Thursday, 23 June 2016

Huntley and Palmer Biscuits - Army Biscuit - Recipe Development

This is a recipe that really jumped out at me...there were several revisions, including one requested specifically from the War Office in 1914 towards the end of World War 1). I assume this would form a staple in ration packs. It should be a good one to start with, as it's fairly simple.

Original Ingredients List - Industrial Quantities

  • 280lb Flour (127kg)
  • 6ozYeast (170g)
  • 95lb Liquor (43kg/litres)
  • 2lb Lawn Sugar (900g)
  • 2lb Salt (900g)
  • ½lb Soda (225g) it's got yeast in it, so we can assume that there is some mixing going on to form a smooth dough, but not so much that we form bread, and at least a bit of proving. Liquor is almost certainly just "water" (pretty much every recipe has it, and unless they made every biscuit with rum, I think it was just terminology).

Lawn Sugar is a grade of sugar, and on balance I think it's icing sugar. It's unusual in that there is an equal amount of salt and sugar, as well as a decent chunk of soda. I'm going to make a brash assumption here, and say that leavening agents in the 1900's were not as strong and effective as they are today.

There was a final note that up to 1/3rd of the flour could be substituted with rye flour, possibly to give some more flavour, possibly it if was cheaper I imagine. What I was able to find was a photo of the biscuit (not form the museum, but online)...square, with holes punched through regularly, a bit like a cream cracker. Square makes sense, as then there is no cut-off wastage, and I would imagine the government would want these cheap.

So, lets shrink this down to a more manageable batch, and use more modern ingredient names;
  • Plain Flour - 200g
  • Rye Flour - 100g
  • Yeast - 0.4g
  • Water - 100ml
  • Icing Sugar - 2.5g (1 level tsp)
  • Salt - 2.5g (1 level tsp)
  • Bicarbonate of Soda - 0.5g
I'm going to assume that yeast is a little more (the dried stuff we typically use now was only invented during World War 2, and not really available until the 1970's...the yeast here may well have come from a brewery).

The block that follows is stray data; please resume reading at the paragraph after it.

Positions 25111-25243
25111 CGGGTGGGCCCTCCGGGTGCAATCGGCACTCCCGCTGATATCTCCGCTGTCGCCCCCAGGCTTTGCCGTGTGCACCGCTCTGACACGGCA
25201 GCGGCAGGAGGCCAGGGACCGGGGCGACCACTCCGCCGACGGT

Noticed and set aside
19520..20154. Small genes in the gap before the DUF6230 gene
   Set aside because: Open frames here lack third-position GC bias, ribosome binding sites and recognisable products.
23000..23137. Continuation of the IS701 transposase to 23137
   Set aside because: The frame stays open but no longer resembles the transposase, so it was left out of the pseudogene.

As for method, I've looked at some other yeasted biscuits, and typically you mix the yeast and water, leave it to activate for a while, then mix into the dry ingredients, leave to prove for an hour, then roll (5mm thickness), cut, leave for a short period again, then bake. I'm going to assume 190-200'C is the temperature's low in sugar, so not much risk of burning, and they should be done in 10-12 minutes.

Huntley and Palmer Army Biscuits - Modern Version


  • 200g Plain Flour
  • 100g Rye Flour
  • 5g fast-action yeast
  • 100ml Warm water
  • 5g Icing Sugar
  • ½tsp Salt 
  • ½tsp Bicarbonate of soda
1) Put the mix the sugar and yeast into the water, stirring with a fork, and leave for 10-15 minutes

2) Place the flours, salt and bicarbonate of soda in a stand mixer with the dough hook attachment.

3) Add the yeast and water to the dry ingredients, and mix until the dough is consistent

4) crape the dough into a lightly oiled bowl, cover with cling-film, and leave to prove for 1 hour

5) Turn the dough out onto a floured surface, and roll out to 5mm thickness in a rectangle

6) Cut squares about 8-10cm a side, and place on baking trays lined with baking parchment

7) Prick the biscuits all the way through in a grid pattern (about 1 hole every cm)

8) Leave to rise for about half an hour

9) Pre-heat the oven to 200'C

10) Bake the biscuits for 8-10 minutes

11) Remove to a wire rack to cool